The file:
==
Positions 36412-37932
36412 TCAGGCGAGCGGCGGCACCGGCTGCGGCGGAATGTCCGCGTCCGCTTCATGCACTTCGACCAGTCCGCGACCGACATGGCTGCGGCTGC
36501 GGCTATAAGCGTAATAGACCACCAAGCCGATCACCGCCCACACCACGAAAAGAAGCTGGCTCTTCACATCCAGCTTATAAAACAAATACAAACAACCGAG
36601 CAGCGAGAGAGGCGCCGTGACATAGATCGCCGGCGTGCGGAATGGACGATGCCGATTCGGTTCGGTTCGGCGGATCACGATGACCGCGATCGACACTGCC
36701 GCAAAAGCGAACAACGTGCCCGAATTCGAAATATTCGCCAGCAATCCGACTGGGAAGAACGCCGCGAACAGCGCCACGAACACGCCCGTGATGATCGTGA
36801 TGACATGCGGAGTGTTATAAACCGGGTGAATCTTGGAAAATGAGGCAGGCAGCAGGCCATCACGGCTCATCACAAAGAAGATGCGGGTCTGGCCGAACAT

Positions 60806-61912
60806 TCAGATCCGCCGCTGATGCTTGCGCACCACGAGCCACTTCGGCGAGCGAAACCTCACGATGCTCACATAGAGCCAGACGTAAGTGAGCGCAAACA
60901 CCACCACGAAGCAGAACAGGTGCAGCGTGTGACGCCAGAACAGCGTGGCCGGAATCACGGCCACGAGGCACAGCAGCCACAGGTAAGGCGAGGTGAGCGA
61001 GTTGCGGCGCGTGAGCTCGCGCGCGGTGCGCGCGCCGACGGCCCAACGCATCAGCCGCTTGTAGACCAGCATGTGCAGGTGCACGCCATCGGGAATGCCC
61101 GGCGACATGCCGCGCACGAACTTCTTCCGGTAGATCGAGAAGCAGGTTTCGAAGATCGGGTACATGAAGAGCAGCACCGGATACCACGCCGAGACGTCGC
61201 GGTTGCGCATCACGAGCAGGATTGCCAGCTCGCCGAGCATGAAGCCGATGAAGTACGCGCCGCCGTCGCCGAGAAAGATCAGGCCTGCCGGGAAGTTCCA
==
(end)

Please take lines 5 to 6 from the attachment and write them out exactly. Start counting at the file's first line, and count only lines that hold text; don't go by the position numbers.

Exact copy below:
36701 GCAAAAGCGAACAACGTGCCCGAATTCGAAATATTCGCCAGCAATCCGACTGGGAAGAACGCCGCGAACAGCGCCACGAACACGCCCGTGATGATCGTGA
36801 TGACATGCGGAGTGTTATAAACCGGGTGAATCTTGGAAAATGAGGCAGGCAGCAGGCCATCACGGCTCATCACAAAGAAGATGCGGGTCTGGCCGAACAT